Fethullah Gulen US-based Islamic preacher, 269 others on trial over coup bid

Those on trial in the western city of Izmir face multiple charges over the failed July 2016 coup aimed at ousting President Erdogan.

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U.S. based cleric Fethullah Gulen at his home in Saylorsburg, Pennsylvania play

U.S. based cleric Fethullah Gulen at his home in Saylorsburg, Pennsylvania

(Thomson Reuters)
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Turkey on Monday opened the biggest trial yet over the failed July coup aimed at ousting President Recep Tayyip Erdogan, trying 270 suspects including, in absentia, the alleged mastermind Fethullah Gulen.

The suspects, 152 of whom are in pre-trial detention, include ex high-ranking military officials like former Aegean Army Command Chief of Staff Major General Memduh Hakbilen, the state news agency Anadolu reported.

The "number one" suspect is US-based Islamic preacher Gulen who is charged with ordering the failed July 15 coup, an accusation he strongly denies.

Ankara also accuses the movement Gulen leads of being a "terror organisation" although the group insists it is a peaceful organisation promoting moderate Islam.

Those on trial in the western city of Izmir face multiple charges including being a member of the "armed terror group".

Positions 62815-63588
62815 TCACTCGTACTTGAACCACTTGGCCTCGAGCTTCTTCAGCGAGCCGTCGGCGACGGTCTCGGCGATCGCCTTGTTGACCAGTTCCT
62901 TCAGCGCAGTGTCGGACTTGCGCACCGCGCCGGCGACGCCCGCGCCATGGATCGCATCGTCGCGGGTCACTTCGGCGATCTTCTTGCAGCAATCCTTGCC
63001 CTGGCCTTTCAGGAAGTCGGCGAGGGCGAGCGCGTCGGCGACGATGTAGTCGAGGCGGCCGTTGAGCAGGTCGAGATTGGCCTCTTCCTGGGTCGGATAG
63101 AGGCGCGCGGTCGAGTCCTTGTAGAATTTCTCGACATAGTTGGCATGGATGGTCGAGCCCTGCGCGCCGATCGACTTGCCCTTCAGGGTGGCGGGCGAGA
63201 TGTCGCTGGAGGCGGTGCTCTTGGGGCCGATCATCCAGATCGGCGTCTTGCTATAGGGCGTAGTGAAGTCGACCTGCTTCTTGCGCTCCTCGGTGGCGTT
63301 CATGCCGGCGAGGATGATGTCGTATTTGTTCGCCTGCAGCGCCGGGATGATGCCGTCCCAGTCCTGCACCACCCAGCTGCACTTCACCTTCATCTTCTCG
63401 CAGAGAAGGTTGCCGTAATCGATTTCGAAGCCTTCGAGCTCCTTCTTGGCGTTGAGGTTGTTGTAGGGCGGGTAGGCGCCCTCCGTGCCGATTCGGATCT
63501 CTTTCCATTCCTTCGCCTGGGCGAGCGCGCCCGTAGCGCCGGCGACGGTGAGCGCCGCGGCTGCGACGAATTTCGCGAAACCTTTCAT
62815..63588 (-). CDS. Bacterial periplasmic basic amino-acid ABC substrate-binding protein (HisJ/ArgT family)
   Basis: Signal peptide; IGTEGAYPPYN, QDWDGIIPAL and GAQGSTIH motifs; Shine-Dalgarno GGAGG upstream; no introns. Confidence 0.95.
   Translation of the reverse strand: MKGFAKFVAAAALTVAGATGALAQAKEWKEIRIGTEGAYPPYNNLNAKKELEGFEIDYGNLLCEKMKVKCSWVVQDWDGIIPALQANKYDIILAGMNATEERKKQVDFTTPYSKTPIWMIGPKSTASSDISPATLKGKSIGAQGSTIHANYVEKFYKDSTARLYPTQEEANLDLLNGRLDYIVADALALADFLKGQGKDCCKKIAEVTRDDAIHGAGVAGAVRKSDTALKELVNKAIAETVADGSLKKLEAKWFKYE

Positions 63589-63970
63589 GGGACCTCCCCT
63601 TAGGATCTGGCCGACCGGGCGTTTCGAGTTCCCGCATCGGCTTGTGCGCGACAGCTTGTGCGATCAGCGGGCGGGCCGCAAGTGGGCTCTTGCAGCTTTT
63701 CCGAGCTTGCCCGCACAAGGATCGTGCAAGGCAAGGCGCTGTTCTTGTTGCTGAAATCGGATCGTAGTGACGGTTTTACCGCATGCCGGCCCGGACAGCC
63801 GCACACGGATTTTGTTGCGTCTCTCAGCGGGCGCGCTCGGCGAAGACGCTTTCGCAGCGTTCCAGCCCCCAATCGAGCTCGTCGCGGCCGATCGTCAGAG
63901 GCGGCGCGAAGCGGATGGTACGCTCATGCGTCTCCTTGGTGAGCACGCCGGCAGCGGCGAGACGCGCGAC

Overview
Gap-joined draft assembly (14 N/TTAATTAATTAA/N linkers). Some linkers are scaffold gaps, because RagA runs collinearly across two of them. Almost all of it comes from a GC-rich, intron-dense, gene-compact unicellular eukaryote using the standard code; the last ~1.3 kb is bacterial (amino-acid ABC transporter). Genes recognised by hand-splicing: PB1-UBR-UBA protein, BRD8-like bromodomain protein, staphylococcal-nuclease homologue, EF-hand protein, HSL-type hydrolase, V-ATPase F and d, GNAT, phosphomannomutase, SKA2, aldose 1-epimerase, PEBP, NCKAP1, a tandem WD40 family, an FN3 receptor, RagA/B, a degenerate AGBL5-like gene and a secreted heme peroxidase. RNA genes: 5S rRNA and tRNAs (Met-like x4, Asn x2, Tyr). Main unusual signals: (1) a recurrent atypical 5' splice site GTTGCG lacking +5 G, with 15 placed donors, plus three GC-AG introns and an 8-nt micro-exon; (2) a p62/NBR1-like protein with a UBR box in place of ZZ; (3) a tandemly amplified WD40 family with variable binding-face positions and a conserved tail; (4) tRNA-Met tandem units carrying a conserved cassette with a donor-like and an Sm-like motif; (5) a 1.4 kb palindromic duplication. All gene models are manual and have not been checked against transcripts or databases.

Turkey has repeatedly asked the United States to extradite Gulen, who has been living in exile there since 1999.

The previous administration of Barack Obama had insisted that a possibly slow legal process should take its course but Ankara is hoping for a more eager response to its extradition request from new President Donald Trump.

Other charges against the suspects include seeking to prevent parliament performing its duty as well as attempting to remove the constitutional order, the agency said.

The suspects face life imprisonment if convicted in a trial expected to take two months, the Hurriyet newspaper reported.

It said Izmir was believed to be one of the main plotting hubs of the coup with the Aegean city used as a "logistical base".

A special courtroom was built to accommodate the size of the trial and security was tight ahead of the hearing.

Intensive security measures included a drone above the courthouse, bomb-sniffing dogs and commando units.

Previous trials have opened in Istanbul and smaller cases in other provinces in what is expected to be the largest legal process in the country's history.

Some 43,000 people are under arrest ahead of trial in a large-scale crackdown within a state of emergency declared after the coup which remains in place.

In December, 29 police officers went on trial in Istanbul accused of failing to defend Erdogan while 62 rebel soldiers are being tried over claims they attempted to take over Istanbul's Sabiha Gokcen Airport on the night of July 15.

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